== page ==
Tuesday, September 10, 2013


Among my all-time favorite TV ads was one that came out at the time that the technology was developed that allowed the viewer to pause and then resume live TV.  The technology  seemed amazing at the time.  The ad featured a football fan watching a game the outcome of which was coming down to a last second field goal.  The fan put the screen on hold just before the field goal try, ran to his church to pray, returned home, resumed action on the TV, and watched his team score the winning field goal.  

The ad was great on a number of levels.  The acting was first-rate.  The technology, now routine, seemed almost, well, “miraculous” at the time.  In addition, the ad raised, at least superficially, a number of puzzles about the meaning of time: Did the prayer in fact occur before or after the field goal?  And finally, the ad addressed the question of the efficacy of prayer.  And that is what I want to talk about.

People pray for various reasons.  With certain ritualistic prayers they want to acknowledge a higher power, to admit human frailty.  Or they may want to give thanks for good fortune:  “Thank God.”  Or they may be asking God for guidance.  Here the theory is that God will intervene personally to help them make a decision.  And in other situations prayer serves as a form of contemplation or meditation.  It may not really be about God so much as it is about getting into a special psychological state.

The kind of prayer I want to talk about here is intercessory prayer.  These prayers can run from the frivolous to the desperate.  Your team needs to kick a field goal to win the game and you ask for God’s help.  You’ve lost your keys and you hope God will help you find them.  More seriously, you or a loved one may have a life-threatening illness and you ask God that the illness be cured.  Or a loved one is in harm’s way and you pray God to protect that loved one from injury or death.

So what is going on with an intercessory prayer?  First, it assumes that God takes a personal interest in the situation.  If God were simply some sort of higher power that got the universe going and was just sitting back watching the future unroll like a fan at a baseball game, there would be no question of intervention.  If God is omniscient, he already knows of your situation and presumably is simply waiting for you to ask.  But then, since God already knows your wishes and is benevolent, why wouldn’t he just take care of it?  Apparently, God asks that you take the step to make the request.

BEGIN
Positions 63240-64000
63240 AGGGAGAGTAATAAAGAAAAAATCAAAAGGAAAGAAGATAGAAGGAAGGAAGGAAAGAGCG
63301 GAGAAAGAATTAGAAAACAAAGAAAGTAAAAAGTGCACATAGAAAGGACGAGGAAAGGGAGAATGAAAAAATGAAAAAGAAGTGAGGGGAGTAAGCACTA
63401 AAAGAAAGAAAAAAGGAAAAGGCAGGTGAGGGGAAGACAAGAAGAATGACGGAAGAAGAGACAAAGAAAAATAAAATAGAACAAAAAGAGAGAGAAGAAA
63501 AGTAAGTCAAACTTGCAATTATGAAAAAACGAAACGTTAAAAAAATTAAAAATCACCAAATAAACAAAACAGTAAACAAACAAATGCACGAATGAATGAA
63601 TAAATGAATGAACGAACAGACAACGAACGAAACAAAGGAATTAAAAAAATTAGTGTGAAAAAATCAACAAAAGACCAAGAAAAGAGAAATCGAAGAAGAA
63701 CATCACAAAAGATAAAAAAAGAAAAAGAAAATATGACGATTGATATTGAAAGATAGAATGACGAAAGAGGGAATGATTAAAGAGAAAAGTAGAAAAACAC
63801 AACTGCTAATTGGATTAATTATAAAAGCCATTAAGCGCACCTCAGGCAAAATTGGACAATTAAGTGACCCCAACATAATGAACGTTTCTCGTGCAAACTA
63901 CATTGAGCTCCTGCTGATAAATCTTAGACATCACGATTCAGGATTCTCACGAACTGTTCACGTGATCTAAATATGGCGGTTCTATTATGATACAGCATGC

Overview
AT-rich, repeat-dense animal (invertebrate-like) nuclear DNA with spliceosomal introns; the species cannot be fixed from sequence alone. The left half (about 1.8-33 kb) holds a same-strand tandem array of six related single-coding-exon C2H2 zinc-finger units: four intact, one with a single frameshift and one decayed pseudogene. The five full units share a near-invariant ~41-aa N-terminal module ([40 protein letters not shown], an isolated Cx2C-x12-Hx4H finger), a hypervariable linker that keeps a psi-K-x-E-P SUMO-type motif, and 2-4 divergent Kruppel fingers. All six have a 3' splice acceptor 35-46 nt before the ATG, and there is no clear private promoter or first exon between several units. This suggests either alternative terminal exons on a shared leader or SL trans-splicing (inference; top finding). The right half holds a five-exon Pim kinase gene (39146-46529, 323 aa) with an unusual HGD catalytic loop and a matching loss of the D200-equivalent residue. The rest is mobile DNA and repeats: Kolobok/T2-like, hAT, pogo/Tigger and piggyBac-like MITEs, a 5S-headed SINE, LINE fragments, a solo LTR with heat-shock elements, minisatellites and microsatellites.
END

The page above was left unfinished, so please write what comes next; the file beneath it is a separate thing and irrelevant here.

When you are asking God to intercede, you are really asking God to override the laws of nature, to change the outcome that would otherwise occur naturally.  In other words, you are asking God to perform a miracle.  This is true for so-called frivolous prayers as well as for serious ones.  It’s pretty obvious with serious supplications.  For example, you are asking God to cure a loved one of an otherwise fatal illness.  Even if you are only asking that God remind you where you have left your keys, you are asking that God trigger a change in the dynamics of your brain to allow you to recall where the keys are located, something that presumably wouldn’t happen were God just to let the laws of nature take their course.

Of course, anyone who has read my previous essays knows that I do not believe anything overrides the laws of nature, ever.  So . . . no God, no miracles, no answers to prayers.  And, of course, that happens all the time.  In fact very often such prayers are concluded with a phrase such as, “Nevertheless, thy (meaning God’s) will, not ours, be done.”  Sometimes events do go the supplicant’s way.  In that case the supplicant thanks God and rejoices in God’s intercession and mercy.  When things do not go the supplicant’s way, it is never because there is no God or because God doesn’t care or is making a mistake.  Rather it is because God, in his wisdom, has chosen a different outcome.

This is not how a scientist would approach the matter.  He or she would instead look for ways to test the question objectively and in a controlled fashion.  And in fact there have been studies to address this question.  In a recent well designed study sponsored by the Templeton Foundation [Benson H, Dusek JA, Sherwood JB, et al. (April 2006). "Study of the Therapeutic Effects of Intercessory Prayer (STEP) in cardiac bypass patients: a multicenter randomized trial of uncertainty and certainty of receiving intercessory prayer". American Heart Journal 151 (4): 934–42], 1800 coronary bypass patients were randomly divided into three groups.  In one group the patients were told that they may or may not be prayed for and were prayed for.  In a second group patients were also told that they may or may not be prayed for and were not prayed for.  And the patients in a third group were told that they would be prayed for and were.  Three Christian congregations were asked to pray for specific patients in the first and third groups.  The congregants could pray in their own way but were asked specifically to request in their prayers that the procedures go well and that the patients recover without complications.